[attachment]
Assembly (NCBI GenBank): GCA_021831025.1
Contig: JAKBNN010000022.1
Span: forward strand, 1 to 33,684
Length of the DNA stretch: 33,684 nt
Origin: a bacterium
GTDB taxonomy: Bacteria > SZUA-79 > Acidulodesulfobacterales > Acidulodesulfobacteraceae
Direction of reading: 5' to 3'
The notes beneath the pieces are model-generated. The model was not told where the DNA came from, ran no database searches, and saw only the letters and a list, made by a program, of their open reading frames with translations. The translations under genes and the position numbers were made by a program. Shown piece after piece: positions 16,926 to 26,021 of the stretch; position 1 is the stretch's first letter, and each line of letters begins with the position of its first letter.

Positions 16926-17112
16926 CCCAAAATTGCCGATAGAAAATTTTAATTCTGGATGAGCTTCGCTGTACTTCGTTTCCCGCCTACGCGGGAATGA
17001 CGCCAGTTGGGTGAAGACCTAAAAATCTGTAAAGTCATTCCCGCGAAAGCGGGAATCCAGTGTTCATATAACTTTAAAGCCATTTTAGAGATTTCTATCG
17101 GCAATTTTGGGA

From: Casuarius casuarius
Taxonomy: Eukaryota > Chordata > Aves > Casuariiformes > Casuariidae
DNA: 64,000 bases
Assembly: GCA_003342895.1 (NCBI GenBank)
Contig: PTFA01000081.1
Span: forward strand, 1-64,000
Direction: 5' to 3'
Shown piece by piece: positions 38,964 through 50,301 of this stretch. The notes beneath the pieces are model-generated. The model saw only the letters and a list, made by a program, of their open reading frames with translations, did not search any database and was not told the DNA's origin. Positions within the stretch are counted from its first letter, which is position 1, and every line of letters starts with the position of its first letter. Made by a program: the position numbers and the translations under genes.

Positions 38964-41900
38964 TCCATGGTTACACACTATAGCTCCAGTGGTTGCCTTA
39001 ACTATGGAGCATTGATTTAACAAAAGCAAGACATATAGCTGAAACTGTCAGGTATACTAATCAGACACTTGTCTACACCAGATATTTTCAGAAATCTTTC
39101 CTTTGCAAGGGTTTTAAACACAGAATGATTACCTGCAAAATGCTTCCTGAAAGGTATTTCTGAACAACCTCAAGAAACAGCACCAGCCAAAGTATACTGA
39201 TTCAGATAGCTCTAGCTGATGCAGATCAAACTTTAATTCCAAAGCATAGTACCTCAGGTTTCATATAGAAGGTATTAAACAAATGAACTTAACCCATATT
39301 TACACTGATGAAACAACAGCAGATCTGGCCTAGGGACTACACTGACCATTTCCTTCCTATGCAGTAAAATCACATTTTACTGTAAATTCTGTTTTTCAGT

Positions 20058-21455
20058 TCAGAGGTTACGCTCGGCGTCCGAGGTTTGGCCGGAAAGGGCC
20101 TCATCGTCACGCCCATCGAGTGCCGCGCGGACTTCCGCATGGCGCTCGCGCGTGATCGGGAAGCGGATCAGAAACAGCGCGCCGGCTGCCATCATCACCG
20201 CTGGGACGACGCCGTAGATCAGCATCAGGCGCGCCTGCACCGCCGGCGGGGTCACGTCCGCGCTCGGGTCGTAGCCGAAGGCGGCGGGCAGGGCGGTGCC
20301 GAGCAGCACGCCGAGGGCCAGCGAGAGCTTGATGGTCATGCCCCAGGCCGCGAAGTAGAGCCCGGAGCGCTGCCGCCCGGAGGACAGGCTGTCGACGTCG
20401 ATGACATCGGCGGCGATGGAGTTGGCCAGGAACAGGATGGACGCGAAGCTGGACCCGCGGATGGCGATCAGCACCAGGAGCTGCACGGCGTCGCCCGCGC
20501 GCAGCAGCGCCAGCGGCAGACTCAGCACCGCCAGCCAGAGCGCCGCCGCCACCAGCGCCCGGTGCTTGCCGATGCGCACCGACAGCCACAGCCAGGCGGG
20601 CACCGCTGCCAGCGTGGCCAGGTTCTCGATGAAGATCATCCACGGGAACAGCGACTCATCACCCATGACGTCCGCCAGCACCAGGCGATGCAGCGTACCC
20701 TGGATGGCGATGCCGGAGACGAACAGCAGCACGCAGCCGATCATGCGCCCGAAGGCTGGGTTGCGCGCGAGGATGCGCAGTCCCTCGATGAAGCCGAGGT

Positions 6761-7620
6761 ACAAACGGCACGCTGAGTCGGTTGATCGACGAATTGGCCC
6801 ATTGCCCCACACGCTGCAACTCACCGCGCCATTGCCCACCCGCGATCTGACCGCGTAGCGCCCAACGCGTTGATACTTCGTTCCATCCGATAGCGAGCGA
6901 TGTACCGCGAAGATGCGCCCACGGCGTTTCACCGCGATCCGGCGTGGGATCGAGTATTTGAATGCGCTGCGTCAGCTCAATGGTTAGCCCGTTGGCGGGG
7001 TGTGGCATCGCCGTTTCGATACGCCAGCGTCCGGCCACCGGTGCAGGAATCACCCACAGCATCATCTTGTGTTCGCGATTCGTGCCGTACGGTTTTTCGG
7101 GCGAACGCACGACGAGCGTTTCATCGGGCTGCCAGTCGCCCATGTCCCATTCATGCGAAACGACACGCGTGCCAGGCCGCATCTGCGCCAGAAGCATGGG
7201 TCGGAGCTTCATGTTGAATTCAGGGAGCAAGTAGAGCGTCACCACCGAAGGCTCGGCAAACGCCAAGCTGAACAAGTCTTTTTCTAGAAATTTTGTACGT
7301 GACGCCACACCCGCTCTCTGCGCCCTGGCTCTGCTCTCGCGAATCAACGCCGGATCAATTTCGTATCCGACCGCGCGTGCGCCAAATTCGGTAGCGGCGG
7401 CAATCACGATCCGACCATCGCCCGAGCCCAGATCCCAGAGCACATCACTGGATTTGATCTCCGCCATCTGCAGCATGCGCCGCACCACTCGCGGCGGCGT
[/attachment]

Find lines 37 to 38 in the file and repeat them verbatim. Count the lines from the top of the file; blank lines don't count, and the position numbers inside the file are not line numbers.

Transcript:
6761 ACAAACGGCACGCTGAGTCGGTTGATCGACGAATTGGCCC
6801 ATTGCCCCACACGCTGCAACTCACCGCGCCATTGCCCACCCGCGATCTGACCGCGTAGCGCCCAACGCGTTGATACTTCGTTCCATCCGATAGCGAGCGA